The data that I presented in this talk show that evidence of behavioral change associated with the SDT is mixed. Consistent with depictions of the SDT in Europe, Japan has experienced substantial delays in marriage and childbearing along with notable increases in non-marital cohabitation and divorce. However, non-marital childbearing has remained at negligibly low levels and cohabiting unions have not emerged as an alternative to marriage. In recent years, over 25% of couples cohabit prior to marriage and roughly 20% of marriages are preceded by pregnancy, but only 2% of births are registered to unmarried mothers, a figure that is vastly lower in than in almost all other low-fertility countries outside of East Asia.
The various explanations offered for this distinctive pattern of family formation in Japan include a history of legal discrimination against “illegitimate” children (especially with respect to inheritance), social stigmatization of unmarried mothers and bullying of their children, limited public income support for families, and the difficulty of balancing full-time employment and childrearing.
Japan’s Distinctive Path to Very Low Fertility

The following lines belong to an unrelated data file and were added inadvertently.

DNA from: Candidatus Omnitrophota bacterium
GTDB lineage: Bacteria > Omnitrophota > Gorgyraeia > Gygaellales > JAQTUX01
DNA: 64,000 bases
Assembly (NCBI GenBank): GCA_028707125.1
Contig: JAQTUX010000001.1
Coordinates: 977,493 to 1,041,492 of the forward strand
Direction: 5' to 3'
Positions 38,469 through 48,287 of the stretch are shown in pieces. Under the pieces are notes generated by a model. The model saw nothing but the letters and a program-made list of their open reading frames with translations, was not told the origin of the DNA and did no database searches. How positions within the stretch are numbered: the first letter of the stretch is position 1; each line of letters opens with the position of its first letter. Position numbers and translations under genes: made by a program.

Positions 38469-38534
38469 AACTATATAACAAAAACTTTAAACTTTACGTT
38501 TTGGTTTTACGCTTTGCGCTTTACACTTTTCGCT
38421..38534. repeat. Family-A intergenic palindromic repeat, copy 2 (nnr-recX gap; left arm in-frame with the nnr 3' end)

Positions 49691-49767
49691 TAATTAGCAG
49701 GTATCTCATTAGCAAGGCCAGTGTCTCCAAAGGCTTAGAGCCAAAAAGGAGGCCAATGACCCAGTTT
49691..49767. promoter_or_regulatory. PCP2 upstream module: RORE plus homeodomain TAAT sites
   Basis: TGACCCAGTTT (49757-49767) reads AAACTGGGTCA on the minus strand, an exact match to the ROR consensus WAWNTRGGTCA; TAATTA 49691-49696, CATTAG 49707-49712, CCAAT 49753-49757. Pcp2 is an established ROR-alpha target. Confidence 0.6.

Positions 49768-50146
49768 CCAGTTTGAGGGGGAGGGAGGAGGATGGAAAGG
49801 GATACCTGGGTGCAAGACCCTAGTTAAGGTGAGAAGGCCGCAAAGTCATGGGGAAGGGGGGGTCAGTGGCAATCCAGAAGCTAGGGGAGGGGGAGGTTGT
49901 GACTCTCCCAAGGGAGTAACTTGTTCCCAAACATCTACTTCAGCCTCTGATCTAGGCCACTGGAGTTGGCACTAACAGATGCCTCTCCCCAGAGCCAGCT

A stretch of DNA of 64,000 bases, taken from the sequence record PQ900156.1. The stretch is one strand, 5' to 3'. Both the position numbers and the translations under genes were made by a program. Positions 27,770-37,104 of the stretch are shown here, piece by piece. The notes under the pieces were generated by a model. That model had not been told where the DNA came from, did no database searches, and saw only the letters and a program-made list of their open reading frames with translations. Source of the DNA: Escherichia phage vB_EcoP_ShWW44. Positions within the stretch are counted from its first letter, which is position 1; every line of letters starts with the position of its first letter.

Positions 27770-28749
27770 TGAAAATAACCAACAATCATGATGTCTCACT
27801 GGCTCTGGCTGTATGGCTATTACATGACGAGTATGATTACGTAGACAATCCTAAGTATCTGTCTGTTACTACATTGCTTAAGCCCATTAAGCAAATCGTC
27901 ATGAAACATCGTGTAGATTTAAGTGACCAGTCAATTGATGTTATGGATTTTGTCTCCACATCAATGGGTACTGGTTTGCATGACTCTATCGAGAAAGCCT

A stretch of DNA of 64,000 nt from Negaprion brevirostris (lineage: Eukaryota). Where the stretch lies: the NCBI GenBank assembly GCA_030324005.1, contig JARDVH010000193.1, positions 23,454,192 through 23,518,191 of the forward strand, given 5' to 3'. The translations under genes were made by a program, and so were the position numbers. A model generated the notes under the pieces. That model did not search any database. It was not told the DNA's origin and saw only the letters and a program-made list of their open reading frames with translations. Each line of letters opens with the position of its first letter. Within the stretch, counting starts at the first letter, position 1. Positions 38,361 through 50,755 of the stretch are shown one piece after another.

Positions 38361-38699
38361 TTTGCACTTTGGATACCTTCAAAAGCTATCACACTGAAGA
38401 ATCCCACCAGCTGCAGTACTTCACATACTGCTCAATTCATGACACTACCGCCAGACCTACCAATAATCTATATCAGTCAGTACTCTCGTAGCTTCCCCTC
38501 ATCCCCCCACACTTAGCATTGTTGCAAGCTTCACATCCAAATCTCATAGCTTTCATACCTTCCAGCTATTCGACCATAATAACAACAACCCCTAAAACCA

The fact that the prevalence of divorce and single parenthood in Japan is relatively high suggests that the continued strength of the link between marriage and childbearing reflects ideals and aspirations rather than inflexible normative sanctions against raising children in a single-parent family. These ideals and aspirations appear to reflect fundamental beliefs about the distinctive roles and contributions of mothers and fathers and the importance of providing children with both (at least until the marriage is no longer sustainable).
Attitudinal data present a similarly mixed picture, with support for conventional family patterns and gender roles declining but remaining at higher levels than in most SDT countries. For example, recent survey data show a dramatic decline over time in agreement with the statement “husbands should work outside and wives should take care of the home.” The percent of unmarried men agreeing (either strongly or somewhat) with this statement fell from over 60% in 1992 to 31% in 2015. At the same time, however, support for mothers staying at home and not working for pay while children are young remained at 73% among married women in 2015.